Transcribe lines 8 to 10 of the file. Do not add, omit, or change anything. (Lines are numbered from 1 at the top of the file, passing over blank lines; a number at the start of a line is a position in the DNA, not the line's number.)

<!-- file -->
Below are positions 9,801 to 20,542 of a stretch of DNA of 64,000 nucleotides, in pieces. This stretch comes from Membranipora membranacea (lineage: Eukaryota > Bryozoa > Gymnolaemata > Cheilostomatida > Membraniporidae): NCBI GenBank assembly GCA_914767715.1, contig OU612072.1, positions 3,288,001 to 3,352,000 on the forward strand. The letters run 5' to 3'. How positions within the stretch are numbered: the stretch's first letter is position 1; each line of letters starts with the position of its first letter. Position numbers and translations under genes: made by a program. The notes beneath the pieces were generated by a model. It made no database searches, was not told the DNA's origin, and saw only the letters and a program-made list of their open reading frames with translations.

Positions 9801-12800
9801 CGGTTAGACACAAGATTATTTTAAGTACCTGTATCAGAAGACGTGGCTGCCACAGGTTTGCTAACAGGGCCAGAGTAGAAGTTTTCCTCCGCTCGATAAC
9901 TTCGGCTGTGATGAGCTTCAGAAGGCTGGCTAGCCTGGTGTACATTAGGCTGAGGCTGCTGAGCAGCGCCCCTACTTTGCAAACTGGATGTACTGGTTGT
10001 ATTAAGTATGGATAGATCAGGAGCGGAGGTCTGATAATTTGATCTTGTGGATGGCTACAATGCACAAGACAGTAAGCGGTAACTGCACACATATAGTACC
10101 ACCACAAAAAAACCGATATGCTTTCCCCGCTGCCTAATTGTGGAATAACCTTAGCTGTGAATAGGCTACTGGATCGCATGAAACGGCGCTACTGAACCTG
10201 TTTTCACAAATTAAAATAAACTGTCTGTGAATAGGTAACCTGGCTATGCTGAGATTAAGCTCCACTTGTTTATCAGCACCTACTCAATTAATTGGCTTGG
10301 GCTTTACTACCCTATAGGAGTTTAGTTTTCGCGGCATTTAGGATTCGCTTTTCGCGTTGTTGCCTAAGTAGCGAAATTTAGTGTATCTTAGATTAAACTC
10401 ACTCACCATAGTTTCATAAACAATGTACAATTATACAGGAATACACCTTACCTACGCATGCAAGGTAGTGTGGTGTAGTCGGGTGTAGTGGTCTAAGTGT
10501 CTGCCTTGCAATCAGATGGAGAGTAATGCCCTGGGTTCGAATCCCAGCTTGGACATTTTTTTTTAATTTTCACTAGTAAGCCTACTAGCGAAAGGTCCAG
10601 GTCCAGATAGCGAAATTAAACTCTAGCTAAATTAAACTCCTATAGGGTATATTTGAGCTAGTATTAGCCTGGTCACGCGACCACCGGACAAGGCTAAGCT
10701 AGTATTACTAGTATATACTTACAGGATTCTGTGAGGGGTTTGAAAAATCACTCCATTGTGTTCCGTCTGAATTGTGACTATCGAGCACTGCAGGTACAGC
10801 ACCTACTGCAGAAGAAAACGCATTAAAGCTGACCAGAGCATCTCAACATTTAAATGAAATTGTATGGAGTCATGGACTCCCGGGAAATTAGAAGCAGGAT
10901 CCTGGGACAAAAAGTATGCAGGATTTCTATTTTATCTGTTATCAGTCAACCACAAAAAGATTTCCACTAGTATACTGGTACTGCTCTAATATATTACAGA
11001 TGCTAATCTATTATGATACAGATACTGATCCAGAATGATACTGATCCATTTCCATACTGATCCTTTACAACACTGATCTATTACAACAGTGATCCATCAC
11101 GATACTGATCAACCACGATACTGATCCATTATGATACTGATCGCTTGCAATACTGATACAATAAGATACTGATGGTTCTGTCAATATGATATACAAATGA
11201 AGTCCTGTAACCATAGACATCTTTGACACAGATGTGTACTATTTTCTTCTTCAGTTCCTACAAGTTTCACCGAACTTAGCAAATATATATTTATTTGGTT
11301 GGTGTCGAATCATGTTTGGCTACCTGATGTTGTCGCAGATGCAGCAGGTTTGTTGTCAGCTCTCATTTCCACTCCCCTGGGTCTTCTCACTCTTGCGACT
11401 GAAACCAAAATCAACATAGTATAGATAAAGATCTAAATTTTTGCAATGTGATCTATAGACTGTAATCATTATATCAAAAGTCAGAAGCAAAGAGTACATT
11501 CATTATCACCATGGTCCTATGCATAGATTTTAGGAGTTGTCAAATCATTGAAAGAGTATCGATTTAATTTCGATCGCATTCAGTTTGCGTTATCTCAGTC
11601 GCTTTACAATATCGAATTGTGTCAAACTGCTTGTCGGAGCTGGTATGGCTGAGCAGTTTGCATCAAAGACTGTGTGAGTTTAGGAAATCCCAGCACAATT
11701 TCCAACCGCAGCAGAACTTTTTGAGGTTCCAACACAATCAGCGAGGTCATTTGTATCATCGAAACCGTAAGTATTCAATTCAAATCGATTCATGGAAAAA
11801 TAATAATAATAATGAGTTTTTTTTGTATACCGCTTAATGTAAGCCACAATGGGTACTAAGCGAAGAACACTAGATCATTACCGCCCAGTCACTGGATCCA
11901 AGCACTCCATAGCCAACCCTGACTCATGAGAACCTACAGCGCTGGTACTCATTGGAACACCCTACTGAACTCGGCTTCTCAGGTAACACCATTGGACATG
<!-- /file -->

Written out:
10301 GCTTTACTACCCTATAGGAGTTTAGTTTTCGCGGCATTTAGGATTCGCTTTTCGCGTTGTTGCCTAAGTAGCGAAATTTAGTGTATCTTAGATTAAACTC
10401 ACTCACCATAGTTTCATAAACAATGTACAATTATACAGGAATACACCTTACCTACGCATGCAAGGTAGTGTGGTGTAGTCGGGTGTAGTGGTCTAAGTGT
10501 CTGCCTTGCAATCAGATGGAGAGTAATGCCCTGGGTTCGAATCCCAGCTTGGACATTTTTTTTTAATTTTCACTAGTAAGCCTACTAGCGAAAGGTCCAG